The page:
Methods

A single-center retrospective chart review was conducted at ________, a 202 bed community hospital, evaluating warfarin patients managed by pharmacists compared to physicians. Patients aged 18 years or above who received warfarin between August and December 2017 were included in the study. Data collected utilizing a paper data collection form (Table 1) included patient demographics, indication for warfarin use, warfarin home regimen and inpatient dosing regimen, vitamin K utilization and/or blood transfusions, and daily laboratory values [(INR, complete blood count (CBC)] when available. Collected data was transferred to an excel sheet for evaluation of outcomes. A total of 38 patients met the inclusion criteria. Four of these patients were excluded because they switched from one group to the other during their inpatient stay leaving a total of 34 patients (17 patients each in the pharmacist- and physician-managed groups). This study was approved by the institutional review board. Percent of time patients’ INR results were in the therapeutic range, subtherapeutic range, as well as in the supratherapeutic range was calculated from the data collected. A two proportion Z-test was used to determine statistical significance of the difference between TTR in both groups.

Patient Demographics:

Account number

Age

Attending physician

Sex

Admission date

Height (inches)

Discharge date

Weight (kg)

Length of Stay

 

Indication for warfarin (Goal):

Labs:

Date

 

 

 

 

 

 

 

 

 

 

 

 

 

INR

 

 

 

 

 

 

 

 

 

 

 

 

 

Warfarin Dose

 

 

 

 

 

 

 

 

 

 

 

 

 

Hgb

 

 

 

 

 

 

 

 

 

 

 

 

 

Hct

 

 

 

 

 

 

 

 

 

 

 

 

 

Date

 

 

 

 

 

 

 

 

 

 

 

 

 

INR

 

 

 

 

 

 

 

 

 

 

 

 

 

Warfarin Dose

 

 

 

 

 

 

 

 

 

 

 

 

 

Hgb

 

 

 

 

 

 

 

 

 

 

 

 

 

Hct

 

 

 

 

 

 

 

 

 

 

 

 

 

Table 1 Data collection sheet

Dosed by:  Physician          Pharmacist        

Warfarin initial dose:                                                                                          Bridging      Yes      No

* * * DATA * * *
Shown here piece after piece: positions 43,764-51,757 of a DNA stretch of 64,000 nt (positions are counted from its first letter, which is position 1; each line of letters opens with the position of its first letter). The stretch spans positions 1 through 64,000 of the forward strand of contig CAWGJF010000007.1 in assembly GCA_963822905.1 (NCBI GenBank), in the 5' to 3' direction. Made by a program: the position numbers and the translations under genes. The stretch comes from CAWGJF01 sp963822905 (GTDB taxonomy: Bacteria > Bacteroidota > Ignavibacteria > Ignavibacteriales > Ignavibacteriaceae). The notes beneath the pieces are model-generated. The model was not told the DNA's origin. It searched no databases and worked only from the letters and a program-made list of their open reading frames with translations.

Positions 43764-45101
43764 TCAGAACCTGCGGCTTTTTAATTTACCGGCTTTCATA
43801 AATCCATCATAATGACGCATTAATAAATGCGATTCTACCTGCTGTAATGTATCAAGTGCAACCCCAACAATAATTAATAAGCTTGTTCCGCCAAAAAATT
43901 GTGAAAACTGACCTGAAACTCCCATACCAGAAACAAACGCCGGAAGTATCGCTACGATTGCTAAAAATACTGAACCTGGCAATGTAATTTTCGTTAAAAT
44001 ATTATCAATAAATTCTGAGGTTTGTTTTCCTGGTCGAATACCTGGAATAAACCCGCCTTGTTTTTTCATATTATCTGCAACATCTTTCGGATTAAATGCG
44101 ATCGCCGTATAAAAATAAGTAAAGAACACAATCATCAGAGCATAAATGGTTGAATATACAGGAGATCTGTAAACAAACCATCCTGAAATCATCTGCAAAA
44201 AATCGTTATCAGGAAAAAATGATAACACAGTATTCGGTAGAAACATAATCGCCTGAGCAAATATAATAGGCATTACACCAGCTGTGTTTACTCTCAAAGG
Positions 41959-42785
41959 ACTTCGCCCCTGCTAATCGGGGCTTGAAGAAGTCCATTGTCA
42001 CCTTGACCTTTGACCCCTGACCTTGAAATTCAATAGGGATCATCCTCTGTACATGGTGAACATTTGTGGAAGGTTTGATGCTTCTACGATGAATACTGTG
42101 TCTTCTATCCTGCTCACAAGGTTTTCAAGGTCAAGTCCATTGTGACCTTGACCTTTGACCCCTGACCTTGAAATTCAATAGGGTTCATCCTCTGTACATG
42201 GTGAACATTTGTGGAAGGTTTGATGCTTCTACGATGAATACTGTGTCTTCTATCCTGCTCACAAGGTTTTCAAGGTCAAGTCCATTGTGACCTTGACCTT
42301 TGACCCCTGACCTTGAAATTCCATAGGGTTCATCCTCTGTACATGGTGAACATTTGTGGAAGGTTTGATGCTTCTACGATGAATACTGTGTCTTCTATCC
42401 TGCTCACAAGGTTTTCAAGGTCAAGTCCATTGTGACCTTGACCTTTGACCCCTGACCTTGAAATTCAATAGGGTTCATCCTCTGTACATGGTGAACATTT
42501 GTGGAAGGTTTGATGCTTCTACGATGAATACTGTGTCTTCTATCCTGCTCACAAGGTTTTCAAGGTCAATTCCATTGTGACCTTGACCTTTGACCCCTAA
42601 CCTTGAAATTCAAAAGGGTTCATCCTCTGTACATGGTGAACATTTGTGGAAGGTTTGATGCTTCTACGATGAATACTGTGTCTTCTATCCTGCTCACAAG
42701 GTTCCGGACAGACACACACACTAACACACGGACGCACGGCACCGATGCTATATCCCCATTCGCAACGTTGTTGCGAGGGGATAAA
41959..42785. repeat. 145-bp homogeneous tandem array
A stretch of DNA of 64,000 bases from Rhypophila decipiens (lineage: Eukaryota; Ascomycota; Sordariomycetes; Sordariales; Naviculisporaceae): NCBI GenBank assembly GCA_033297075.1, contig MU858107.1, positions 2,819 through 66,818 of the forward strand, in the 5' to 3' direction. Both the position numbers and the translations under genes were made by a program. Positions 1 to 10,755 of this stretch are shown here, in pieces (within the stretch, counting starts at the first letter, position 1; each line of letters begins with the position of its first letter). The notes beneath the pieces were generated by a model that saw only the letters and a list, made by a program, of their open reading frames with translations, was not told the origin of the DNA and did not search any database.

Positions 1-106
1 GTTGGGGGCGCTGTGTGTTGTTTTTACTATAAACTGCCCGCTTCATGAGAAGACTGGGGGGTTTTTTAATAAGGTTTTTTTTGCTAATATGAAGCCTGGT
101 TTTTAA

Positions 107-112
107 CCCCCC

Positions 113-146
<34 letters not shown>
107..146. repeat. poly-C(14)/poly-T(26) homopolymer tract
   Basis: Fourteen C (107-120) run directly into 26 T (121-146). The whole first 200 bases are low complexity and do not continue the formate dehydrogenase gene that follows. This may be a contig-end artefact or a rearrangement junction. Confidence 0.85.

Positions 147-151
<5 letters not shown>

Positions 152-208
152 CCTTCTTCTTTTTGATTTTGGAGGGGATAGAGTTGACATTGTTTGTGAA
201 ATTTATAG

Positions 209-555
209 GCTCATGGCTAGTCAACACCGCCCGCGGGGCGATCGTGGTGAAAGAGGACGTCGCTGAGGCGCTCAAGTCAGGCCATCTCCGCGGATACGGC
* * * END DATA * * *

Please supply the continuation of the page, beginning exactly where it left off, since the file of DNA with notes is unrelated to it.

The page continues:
Warfarin prior to admission:  Yes       No                                                         With:

Baseline INR drawn: Yes      No

Interacting medications:

  • Amiodarone
  • Sulfamethoxazole/trimethoprim
  • Metronidazole
  • Fluconazole
  • Erythromycin
  • Rifampin

Levaquin

Other interventions:

Bleeding:

Vitamin K: Yes      No      If yes, how much?

Transfusion:  Yes        No        If yes, how many units?

Results

Thirty-eight participants were selected for this study and baseline characteristics were similar among the two groups based on descriptive statistics (Table 2). Patient ages ranged from 44 to 97. The primary outcome (Table 3, Figure 1) was higher in the pharmacist-managed group with TTR being 64% compared to 45% in the physician-managed group (p=0.03). Secondary outcomes (Table 4, Figure 2) are listed below:

Variable

Pharmacist-managed group (n=17)

Physician-managed group (n=17)

Age, mean (years)

78 (range 44-97)

76 (range 46-91)

Male, No (%)

9 (53)

12 (71)

Service, No (%)

 

·         Hospitalists

15 (88)

15 (88)

·         Specialists

2 (12)

2 (12)

Warfarin use prior to admission, No (%)

14 (82)

11 (65)

Baseline INR drawn, No (%)

16 (94)

16 (94)

Venous thromboembolism, No (%)

5 (29)

8 (47)

Atrial fibrillation, No (%)

8 (47)

4 (24)

Cerebrovascular accident, No (%)

1 (6)

3 (18)

Mechanical valve, No (%)

2 (12)

2 (12)

Others, No (%)

1 (6)

0 (0)

Table 2 Baseline characteristics

Outcome

Pharmacist-managed group (n=17)

Physician-managed group (n=17)

Time in therapeutic range (mean, %)

64

45

Table 3 Primary outcome

Outcome

Pharmacist-managed group (n=17)

Physician managed group (n=17)

Time with subtherapeutic INR (%)

31

52

Time with supratherapeutic INR (%)

13

3

Bleeding (No, %)

0

0

Transfusion (No, %)

0

1 (6)

Drug interactions, (No, %)

5 (29)

5 (29)

·         Amiodarone (No, %)

5 (29)

3 (18)

·         Levofloxacin (No, %)

0

1 (6)

·         Sulfamethoxazole/trimethoprim (No, %)

0

1 (6)

Bridge therapy (No, %)

7 (41)

10 (59)

Table 4 Secondary outcomes

Figure 1 Primary outcomes.

Figure 2 Secondary outcomes.

  1. Percent of time patients were with subtherapeutic INR in the pharmacist-managed group was 31 compared to 52 in the physician-managed group (p=0.01).
  2. Seven patients (41%) in the pharmacist-managed group were bridged with a parenteral anticoagulant compared to 10 patients (59%) in the physician-managed group.
  3. A higher number of patients had supratherapeutic INR in the pharmacist-managed group at 13% compared to 3% in the physician-managed group. However, time with supratherapeutic INR in patients who were therapeutic or subtherapeutic at baseline was 4.4% in the pharmacist-managed group versus 2.7% in the physician-managed group (p=0.5).
  4. No patients experienced bleeding events in either group. One patient in the physician-managed group did receive a transfusion due to low hemoglobin/hematocrit.